“God has exhibited us apostles as last of all, as though sentenced to death, because we have become a spectacle to the world. We are fools for the sake of Christ, but you are wise in Christ. We are weak, but you are strong. You are held in honor, but we in disrepute. To the present hour we are hungry and thirsty, we are poorly clothed and beaten and homeless, and we grow weary from the work of our own hands. When reviled, we bless; when persecuted, we endure; when slandered, we speak kindly. We have become like the rubbish of the world, the dregs of all things, to this very day.”
—1 Corinthians 4:10-13
The apostle Paul spent years traveling around the Mediterranean world sharing the Good News of what God had done in Jesus Christ. His adventures weren’t always pretty. He was shipwrecked, beaten and imprisoned. Still he carried on.
In his First Letter to the Corinthians Paul uses irony to defend his apostleship. He tells them that God chooses what is weak to shame the strong. God chooses what is foolish to shame the wise. Even Paul’s central message, that in the cross of Christ God was reconciling the world to himself, is a complete reversal of the world’s understanding of power, authority and success.
Through the eyes of the world Paul was clearly a failure, a loser. He was a poorly dressed, sometimes hungry, often homeless indigent with a crazy tale that he had been touched by the living God, and had been called to tell the world all about it.
It should give us pause as we trace the gradual evolution of being a Christ-follower from Paul’s day to ours, when in ours “Christian” has come to mean respectable and successful. We even have something called the “prosperity Gospel!”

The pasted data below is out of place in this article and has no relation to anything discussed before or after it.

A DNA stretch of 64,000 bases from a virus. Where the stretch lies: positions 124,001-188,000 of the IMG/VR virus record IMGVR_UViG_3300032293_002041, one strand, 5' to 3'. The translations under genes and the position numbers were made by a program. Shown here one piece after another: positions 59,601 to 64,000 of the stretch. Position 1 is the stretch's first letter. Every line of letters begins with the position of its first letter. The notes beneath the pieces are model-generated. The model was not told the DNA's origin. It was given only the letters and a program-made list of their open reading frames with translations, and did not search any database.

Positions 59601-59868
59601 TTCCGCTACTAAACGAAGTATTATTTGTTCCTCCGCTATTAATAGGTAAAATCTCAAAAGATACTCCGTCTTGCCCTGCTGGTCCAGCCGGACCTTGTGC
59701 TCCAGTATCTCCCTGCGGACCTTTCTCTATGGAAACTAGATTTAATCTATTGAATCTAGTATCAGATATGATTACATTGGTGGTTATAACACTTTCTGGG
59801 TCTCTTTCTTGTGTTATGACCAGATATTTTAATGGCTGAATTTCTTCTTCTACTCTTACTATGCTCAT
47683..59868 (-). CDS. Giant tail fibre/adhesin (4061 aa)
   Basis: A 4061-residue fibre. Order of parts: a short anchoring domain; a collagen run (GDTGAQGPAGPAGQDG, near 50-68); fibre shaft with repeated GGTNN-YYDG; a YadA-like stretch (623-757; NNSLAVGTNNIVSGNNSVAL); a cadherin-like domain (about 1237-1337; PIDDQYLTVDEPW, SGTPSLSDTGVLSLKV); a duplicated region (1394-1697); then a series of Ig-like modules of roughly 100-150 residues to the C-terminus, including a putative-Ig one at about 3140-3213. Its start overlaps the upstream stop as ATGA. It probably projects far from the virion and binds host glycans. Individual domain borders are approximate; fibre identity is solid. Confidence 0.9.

But Paul wasn’t prosperous or successful. He insisted that the Gospel is a scandal! Somehow we have taken the scandal out of the Gospel?
The philosopher William James once wrote a letter to H. G. Wells in which he decried “the moral flabbiness born of the exclusive worship“ of SUCCESS. He went on to say: “That – with the squalid cash interpretation put on the word ‘success’ – is our national disease.”
Can we reclaim the measure for true success that Paul used? Can we stop admiring the obscenely wealthy, and instead admire those who love God and their neighbor, who are kind and compassionate, who care for the poor, and whose hearts burn for justice for all?
Prayer: O God, save us from ourselves, and keep us from worshipping the false god of success.
(This is my United Church of Christ Daily Devotion for July 5, 2018. To see the original go here. To subscribe to the UCC Daily Devotional and receive it every day by e-mail go here. Photo: St. Paul by Rembrandt)